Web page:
By the way Johan, of course. you're correct - the color space part doesn't apply to RAW images.  I shot both RAW and jpg at the same time so the option shows up there but of course, only for the jpg files.

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Explorer ,
Oct 25, 2020 Oct 25, 2020

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Johan - I just tried your suggestion and sent a .nef to PS from LR and did not save, it showed up with CR settings and the file type in LR was unchanged - still .nef.  So the theory that CR is in charge of the render seems correct.

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Adobe Community Professional ,
Oct 25, 2020 Oct 25, 2020

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Hmm, that is very strange, I can't reproduce what you're seeing. Edit in Photoshop always opens as 16-bit prophoto tiff, whatever I have set as defaults in camera raw.

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Explorer ,
Oct 25, 2020 Oct 25, 2020

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Weird... I wonder if I have some OTHER setting messed up somewhere.  I'll try to go through them later on this evening.  I assume you're using the latest versions of everything ?  Not that you'd think that would matter for something basic like this...  Do you happen to know if the as-shot image characteristics are preserved going through LR and on into the cloud ?

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Adobe Community Professional ,
Oct 25, 2020 Oct 25, 2020

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I am using LR 4.0, Photoshop 22.0 (i.e. 2021) and camera raw 13.0.1. All the very latest, so no beta or old versions.

 

Lightroom cloud works conceptually the same as Lightroom Classic, it only stires the original files in the cloud. It does not touch the originals and stores a recipe for the development of the images in the cloud indeed. The desktop version on-demand downloads these originals when they are needed. For example to render a full resolution exported jpeg, or to render a tif from. So whether you open a file directly from Photoshop, or send it to Photoshop for editing from Lightroom, you are working from the same original data.

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Explorer ,
Oct 25, 2020 Oct 25, 2020

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Ok, thanks.  I'm thinking of using the cloud for primary image storage (along with some hardware backups) as long as the system doesn't alter the files in any way.  I don't see any way to get images into the cloud without going through LR so I want to be sure they don't get altered in the process.  I wish Adobe would add "upload to cloud" to Bridge.

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Adobe Community Professional ,
Oct 26, 2020 Oct 26, 2020

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I finally got a chance to try it myself, and I agree with Jao that the tiff must have been rendered by Lightroom. I can confirm that when the image comes into Photoshop, the file name already has a tiff extension. And when I change my ACR preferences to AdobeRGB and 8 bits, the image that comes in is still ProPhotoRGB and 16 bits.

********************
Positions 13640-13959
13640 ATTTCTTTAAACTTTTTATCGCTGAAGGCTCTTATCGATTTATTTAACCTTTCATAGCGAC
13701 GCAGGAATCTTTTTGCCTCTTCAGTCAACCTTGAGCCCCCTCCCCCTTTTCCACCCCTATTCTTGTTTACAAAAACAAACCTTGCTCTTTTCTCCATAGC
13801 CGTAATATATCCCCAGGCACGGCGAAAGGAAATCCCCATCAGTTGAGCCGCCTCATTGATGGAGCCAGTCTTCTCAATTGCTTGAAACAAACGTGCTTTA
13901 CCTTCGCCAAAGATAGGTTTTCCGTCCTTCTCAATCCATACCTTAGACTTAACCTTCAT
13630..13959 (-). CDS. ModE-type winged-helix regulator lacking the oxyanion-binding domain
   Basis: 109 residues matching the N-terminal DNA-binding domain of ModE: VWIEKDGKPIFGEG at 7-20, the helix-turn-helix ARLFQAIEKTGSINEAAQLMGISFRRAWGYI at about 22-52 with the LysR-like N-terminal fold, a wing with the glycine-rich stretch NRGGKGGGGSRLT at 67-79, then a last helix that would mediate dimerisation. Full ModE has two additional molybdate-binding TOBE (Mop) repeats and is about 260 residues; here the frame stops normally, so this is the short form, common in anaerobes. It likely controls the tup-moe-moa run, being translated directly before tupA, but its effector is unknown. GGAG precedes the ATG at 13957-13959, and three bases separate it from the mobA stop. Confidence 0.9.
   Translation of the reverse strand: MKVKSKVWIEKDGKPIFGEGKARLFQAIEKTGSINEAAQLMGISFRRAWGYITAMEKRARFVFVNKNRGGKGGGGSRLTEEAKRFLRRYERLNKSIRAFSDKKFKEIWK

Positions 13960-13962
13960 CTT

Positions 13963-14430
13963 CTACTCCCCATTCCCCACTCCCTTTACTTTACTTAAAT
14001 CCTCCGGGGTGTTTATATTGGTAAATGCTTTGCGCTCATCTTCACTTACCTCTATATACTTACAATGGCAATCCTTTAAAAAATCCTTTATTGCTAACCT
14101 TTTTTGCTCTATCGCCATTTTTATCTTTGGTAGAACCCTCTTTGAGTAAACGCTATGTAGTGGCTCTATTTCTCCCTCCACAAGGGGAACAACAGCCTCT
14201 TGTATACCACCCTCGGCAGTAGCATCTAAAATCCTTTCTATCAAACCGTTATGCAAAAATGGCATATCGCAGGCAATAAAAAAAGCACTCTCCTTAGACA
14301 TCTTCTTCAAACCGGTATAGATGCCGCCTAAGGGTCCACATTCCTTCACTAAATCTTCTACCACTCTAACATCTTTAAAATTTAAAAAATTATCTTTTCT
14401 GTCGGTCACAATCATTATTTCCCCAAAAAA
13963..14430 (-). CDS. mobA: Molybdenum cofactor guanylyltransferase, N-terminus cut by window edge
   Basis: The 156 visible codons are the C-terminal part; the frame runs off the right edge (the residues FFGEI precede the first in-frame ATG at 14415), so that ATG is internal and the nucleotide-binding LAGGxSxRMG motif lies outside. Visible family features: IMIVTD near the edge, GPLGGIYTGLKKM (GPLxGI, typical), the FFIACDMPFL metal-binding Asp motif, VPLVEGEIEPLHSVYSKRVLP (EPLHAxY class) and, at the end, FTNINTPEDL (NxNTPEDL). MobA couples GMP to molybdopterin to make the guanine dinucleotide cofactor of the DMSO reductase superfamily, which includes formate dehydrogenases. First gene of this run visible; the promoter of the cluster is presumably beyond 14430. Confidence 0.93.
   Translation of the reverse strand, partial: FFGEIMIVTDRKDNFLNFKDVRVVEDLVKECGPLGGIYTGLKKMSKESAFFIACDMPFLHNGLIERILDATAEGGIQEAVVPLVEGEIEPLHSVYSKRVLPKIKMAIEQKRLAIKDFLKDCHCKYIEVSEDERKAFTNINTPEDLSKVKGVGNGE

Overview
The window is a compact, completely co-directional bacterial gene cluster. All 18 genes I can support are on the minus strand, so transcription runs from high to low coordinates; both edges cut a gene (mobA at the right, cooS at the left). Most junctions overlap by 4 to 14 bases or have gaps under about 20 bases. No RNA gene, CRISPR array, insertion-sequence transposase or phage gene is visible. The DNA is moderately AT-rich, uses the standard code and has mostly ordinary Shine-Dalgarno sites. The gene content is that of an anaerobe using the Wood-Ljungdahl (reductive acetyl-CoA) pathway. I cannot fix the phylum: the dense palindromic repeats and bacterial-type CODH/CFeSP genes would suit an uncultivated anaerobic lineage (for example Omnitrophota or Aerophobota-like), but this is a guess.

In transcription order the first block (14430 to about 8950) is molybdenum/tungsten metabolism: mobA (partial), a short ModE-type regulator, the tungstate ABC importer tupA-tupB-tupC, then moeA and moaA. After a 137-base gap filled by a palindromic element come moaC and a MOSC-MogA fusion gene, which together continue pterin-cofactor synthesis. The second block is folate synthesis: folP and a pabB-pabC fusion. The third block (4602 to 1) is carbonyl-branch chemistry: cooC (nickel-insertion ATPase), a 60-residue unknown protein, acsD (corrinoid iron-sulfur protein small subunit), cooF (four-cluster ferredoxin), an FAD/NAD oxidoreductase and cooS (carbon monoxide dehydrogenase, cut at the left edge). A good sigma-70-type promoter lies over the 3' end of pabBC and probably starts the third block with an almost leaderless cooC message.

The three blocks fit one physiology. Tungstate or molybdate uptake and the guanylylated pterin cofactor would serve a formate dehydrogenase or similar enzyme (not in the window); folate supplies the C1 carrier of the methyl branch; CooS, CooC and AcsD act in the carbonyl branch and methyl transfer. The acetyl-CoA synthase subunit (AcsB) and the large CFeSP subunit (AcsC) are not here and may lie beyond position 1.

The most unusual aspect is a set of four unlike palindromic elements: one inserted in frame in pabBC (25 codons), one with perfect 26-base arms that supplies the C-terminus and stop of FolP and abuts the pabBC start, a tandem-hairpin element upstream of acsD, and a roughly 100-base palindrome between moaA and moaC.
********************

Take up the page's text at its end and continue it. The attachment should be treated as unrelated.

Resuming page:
That means this did not come from ACR, it came from Lightroom. Interestingly enough, Lighroom does not save the tiff to its catalog yet (before it's saved by Photoshop). That is what LrC does in case it needs to render the image because of a version mismatch.

 

-- Johan W. Elzenga

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Explorer ,
Oct 26, 2020 Oct 26, 2020

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Wow, that's just amazing.  I just tried the same thing again and I'm getting exactly the opposite results just like before.  A .nef file sent to PS from LR gets sRGB and 8-bits when I set CR to that, and ProPhotoRGB and 16-bits when I set CR to that.  And a tiff does not appear in LR.  So everything in my case is coming from CR.  How can we be getting totally different results ?

 

I guess it doesn't really matter since what I want IS ProPhotoRGB and 16-bits so I'm leaving CR set to that.  I'd just like to understand what's going on at this point.  Anyway, thanks Johan and Jao for your help.

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Adobe Community Professional ,
Oct 26, 2020 Oct 26, 2020

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Very strange. What version of Lightroom are you on? The latest version of Lightroom Cloudy is 4.0. There were some recent changes in how this is done I believe so perhaps you are still on an older version.

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Explorer ,
Oct 26, 2020 Oct 26, 2020

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I think we're all using the latest version.  I updated everything just after the release at Adobe Max.  Are you on Windows or Mac ? And how do you send images to PS From LR ?  I'm on a Mac (10.15.7) and either use File>Edit in Photoshop,  or Shift-Cmd E.  Maybe there's some other way to do it that produces different results ...?  It's pretty weird but not unprecedented.

 

A couple years back my girlfriend and I were both unable to replicate a procedure from Julieanne Kost's photoshop course.  I sent her an email asking about it and she said she had no idea why it wouldn't work but then mentioned it to a developer colleague who was actually able to reproduce what we were seeing.  He could do it on one Mac computer but not another and also on a Windows computer though most didn't have the problem - all the same exact version.  He demonstrated it to the team who eventually fixed it so now it works for everybody.  Maybe there's something like that going on ...

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Adobe Community Professional ,
Oct 27, 2020 Oct 27, 2020

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I'm on a Mac running Catalina 10.15.7, just like you. I tried it on two different Macs, with the same outcome.

 

-- Johan W. Elzenga

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Explorer ,
Oct 27, 2020 Oct 27, 2020

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Well, I'm out of ideas.  I'm just not seeing the same thing at all.  And I can't see any settings the could explain what's going on either.  If Adobe had a competent support function I'd try them but based on lots of past experience I'd have more luck asking the tree in my back yard.  And of course they can't be bothered to provide a proper manual.